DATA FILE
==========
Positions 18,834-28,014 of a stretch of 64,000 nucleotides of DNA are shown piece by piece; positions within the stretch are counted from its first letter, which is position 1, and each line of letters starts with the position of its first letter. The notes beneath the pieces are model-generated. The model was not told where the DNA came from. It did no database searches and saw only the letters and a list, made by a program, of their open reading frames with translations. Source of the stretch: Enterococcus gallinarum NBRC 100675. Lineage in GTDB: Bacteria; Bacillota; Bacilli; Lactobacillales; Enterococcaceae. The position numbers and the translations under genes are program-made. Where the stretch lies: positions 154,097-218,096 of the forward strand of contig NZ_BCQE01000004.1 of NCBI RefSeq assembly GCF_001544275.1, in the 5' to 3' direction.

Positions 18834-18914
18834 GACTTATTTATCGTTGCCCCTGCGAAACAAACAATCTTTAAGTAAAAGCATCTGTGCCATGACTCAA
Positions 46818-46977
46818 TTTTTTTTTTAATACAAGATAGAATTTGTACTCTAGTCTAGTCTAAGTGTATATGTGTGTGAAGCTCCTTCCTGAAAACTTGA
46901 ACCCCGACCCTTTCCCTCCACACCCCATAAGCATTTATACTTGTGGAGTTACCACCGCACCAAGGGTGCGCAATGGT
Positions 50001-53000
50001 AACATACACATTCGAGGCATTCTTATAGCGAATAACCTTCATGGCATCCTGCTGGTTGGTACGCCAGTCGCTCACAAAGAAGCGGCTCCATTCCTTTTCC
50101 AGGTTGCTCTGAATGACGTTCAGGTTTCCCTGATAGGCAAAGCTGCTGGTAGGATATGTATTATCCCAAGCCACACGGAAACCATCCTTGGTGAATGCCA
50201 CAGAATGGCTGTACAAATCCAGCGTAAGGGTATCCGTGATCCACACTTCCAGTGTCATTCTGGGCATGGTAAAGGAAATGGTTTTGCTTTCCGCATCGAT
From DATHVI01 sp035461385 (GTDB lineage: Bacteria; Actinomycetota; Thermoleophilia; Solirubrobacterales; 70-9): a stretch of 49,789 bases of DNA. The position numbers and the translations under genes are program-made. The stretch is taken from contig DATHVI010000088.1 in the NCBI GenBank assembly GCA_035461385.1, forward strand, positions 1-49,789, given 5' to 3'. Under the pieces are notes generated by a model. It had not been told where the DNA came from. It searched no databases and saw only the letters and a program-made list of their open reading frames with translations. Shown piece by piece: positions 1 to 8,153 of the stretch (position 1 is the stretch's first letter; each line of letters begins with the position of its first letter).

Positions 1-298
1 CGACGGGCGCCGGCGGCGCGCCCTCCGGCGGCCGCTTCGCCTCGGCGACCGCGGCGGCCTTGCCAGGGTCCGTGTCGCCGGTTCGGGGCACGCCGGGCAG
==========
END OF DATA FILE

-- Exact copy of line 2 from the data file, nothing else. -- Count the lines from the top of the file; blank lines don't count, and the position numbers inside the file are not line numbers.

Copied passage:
Positions 18834-18914